If you’re saving for retirement, a kids’ college fund, or even a rainy day, putting money into a savings account can be difficult. In fact, many people feel like no matter what they do, they can’t put back enough money to make a difference. Here are some ways to double the amount of money you’re saving each year and the reasons why it’s so important.
Why You Need to Save More
The Federal Reserve’s policy on low interest rates is both good and bad. For those who have good credit and who want to take out a mortgage, it’s a great thing. For savers, it’s not so great. Savings accounts of all kinds and CDs have low yields, which means you won’t get much out of your money. What’s more, stock and bond returns are slated to be quite low in the future, which can put a damper on your retirement savings plans. Because of this, you need to start saving more. Fortunately, there are a few good ways to do just that.
#1 – Take Advantage of Your Employer’s 401(k) Plan
If your employer offers a 401(k) savings plan and you aren’t taking advantage of it, you’re missing out on a lot of money. Your employer should match your contributions up to a certain amount, so you should be contributing at least that amount each paycheck – even if your 401(k) plan isn’t the best. This is the absolute best way to double the amount of money you’re saving, and the best part is that the money is taken from your earnings before it is taxed, which saves you even more.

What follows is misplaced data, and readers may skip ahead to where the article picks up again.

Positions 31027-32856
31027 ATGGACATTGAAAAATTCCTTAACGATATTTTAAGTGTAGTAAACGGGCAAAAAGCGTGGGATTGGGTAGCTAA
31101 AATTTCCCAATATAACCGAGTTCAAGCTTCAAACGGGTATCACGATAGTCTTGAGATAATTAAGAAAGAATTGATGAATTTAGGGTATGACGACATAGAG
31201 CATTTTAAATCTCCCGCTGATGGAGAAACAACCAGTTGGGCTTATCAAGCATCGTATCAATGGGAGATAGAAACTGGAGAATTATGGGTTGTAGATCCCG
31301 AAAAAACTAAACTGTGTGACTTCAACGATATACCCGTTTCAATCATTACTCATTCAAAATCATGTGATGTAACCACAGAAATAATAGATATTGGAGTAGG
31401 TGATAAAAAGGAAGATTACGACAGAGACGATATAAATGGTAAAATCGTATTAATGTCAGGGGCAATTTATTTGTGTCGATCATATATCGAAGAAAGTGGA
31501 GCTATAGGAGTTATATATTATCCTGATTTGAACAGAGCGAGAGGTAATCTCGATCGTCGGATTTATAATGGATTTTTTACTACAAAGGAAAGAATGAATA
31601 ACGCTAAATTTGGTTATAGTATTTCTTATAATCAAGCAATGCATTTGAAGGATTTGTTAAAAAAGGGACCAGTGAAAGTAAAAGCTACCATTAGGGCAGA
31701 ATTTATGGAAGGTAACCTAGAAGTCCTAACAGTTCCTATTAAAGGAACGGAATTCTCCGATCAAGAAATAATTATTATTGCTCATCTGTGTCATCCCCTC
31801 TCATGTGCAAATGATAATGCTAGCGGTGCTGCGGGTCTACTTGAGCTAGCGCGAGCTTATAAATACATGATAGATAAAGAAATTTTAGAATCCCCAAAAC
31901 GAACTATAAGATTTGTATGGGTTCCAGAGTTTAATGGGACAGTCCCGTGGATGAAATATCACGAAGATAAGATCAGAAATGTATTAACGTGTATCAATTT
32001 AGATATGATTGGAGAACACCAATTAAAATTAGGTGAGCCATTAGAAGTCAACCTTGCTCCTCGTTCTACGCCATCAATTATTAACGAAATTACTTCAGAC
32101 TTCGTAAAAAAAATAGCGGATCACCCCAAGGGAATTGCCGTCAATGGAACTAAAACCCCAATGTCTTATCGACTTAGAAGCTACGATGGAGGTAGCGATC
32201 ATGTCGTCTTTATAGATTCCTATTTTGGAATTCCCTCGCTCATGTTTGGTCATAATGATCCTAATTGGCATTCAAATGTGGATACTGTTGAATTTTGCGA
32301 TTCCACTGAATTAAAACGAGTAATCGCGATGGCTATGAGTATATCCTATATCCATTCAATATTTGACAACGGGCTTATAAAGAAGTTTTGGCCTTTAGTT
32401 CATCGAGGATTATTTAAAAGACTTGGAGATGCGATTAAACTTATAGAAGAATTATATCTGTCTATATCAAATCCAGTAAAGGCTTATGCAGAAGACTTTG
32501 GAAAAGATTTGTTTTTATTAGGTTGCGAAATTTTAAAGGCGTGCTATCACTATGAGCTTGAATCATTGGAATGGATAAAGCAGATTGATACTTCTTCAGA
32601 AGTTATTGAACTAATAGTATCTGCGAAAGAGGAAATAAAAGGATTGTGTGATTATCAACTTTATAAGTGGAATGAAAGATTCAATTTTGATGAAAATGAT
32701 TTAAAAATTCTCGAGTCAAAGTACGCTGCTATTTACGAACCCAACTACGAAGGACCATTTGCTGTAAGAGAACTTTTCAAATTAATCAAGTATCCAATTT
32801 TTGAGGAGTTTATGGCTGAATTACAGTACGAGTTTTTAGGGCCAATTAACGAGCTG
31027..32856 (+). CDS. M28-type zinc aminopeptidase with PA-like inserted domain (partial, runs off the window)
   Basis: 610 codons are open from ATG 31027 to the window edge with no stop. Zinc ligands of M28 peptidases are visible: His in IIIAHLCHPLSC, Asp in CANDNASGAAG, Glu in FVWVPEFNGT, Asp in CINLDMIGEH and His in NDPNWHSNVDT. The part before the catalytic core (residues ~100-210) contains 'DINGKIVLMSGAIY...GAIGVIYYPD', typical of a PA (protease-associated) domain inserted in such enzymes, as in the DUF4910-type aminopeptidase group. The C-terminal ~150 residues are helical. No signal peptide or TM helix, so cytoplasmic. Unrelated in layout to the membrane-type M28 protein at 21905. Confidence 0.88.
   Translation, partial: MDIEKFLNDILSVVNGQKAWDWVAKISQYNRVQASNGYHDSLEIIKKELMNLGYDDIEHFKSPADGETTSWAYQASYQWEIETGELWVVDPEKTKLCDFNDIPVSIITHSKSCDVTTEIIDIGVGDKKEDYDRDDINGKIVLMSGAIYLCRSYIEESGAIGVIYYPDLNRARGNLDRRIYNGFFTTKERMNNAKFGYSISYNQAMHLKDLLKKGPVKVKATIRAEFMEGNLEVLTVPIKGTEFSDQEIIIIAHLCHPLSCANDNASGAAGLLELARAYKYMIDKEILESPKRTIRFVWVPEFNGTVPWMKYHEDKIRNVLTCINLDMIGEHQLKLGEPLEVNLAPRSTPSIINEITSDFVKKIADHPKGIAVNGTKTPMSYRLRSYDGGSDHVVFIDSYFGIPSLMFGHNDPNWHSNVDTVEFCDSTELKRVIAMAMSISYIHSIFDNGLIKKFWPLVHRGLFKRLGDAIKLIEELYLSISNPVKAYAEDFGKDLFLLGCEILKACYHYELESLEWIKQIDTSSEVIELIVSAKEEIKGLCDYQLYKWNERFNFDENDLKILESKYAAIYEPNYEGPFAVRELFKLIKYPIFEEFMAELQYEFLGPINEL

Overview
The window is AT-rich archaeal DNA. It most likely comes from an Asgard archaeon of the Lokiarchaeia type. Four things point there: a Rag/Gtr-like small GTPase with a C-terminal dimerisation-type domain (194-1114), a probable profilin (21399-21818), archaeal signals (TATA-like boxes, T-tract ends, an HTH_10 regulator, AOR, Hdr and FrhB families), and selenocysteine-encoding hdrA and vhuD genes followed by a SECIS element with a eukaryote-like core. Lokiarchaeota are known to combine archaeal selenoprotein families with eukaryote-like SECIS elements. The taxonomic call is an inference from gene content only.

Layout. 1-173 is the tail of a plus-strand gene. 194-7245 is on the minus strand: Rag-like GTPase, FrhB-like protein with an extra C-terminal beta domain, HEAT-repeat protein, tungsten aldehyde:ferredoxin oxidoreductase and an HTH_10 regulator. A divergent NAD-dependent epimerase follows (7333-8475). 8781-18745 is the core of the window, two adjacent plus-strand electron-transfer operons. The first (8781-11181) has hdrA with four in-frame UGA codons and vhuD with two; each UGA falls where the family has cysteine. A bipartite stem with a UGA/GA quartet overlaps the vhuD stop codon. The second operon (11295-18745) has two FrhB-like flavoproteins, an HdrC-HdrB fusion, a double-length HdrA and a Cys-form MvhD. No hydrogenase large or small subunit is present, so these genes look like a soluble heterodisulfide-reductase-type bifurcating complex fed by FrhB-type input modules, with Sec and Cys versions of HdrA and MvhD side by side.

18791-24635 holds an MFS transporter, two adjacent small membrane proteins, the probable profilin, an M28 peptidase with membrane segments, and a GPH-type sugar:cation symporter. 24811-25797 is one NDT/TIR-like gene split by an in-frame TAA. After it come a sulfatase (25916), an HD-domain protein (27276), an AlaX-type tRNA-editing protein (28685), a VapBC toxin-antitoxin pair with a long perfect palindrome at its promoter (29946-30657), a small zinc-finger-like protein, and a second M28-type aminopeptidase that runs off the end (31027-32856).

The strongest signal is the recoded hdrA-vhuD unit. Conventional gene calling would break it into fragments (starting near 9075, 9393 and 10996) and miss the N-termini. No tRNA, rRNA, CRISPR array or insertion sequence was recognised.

#2 – Give Up One Thing
If you’re like most people, then you probably have a few vices. Perhaps you enjoy stopping off at your favorite coffee shop each morning for a latte. Maybe you take your family out to eat for a nice meal once per week so you don’t have to do the cooking and cleaning. These things are great, and while there’s nothing at all wrong with rewarding yourself for working hard all week, it’s important to look at the amount of money you’re spending. For example, if you stop for a $4 latte five days per week, that’s $20 every week – or $80 every month, or $960 every year – that you could be putting into an IRA or savings account. You don’t have to give up everything, but giving up one thing will make a huge difference in your savings.
#3 – Diversify Your Investments
There’s nothing wrong with being conservative when it comes to saving and investing your money. After all, the less risk involved, the less likely you are to lose money – and nobody wants that. However, by diversifying your investments, you give yourself an opportunity to double, triple, or even quadruple your savings with riskier alternatives. Rather than putting everything into 401(k) and a standard IRA, consider buying a few shares of a stock you like, and one that is slated to perform well. The potential returns are limitless. You might also consider investing in real estate, becoming a venture capitalist, or any other high-risk, high-reward activities.
Now more than ever, it’s important to look at your investment portfolio and make sure you’re saving enough to allow you to retire comfortably. The three tips above can help make it easier for you to find more money, save more money, and put that money in the right places.Continue reading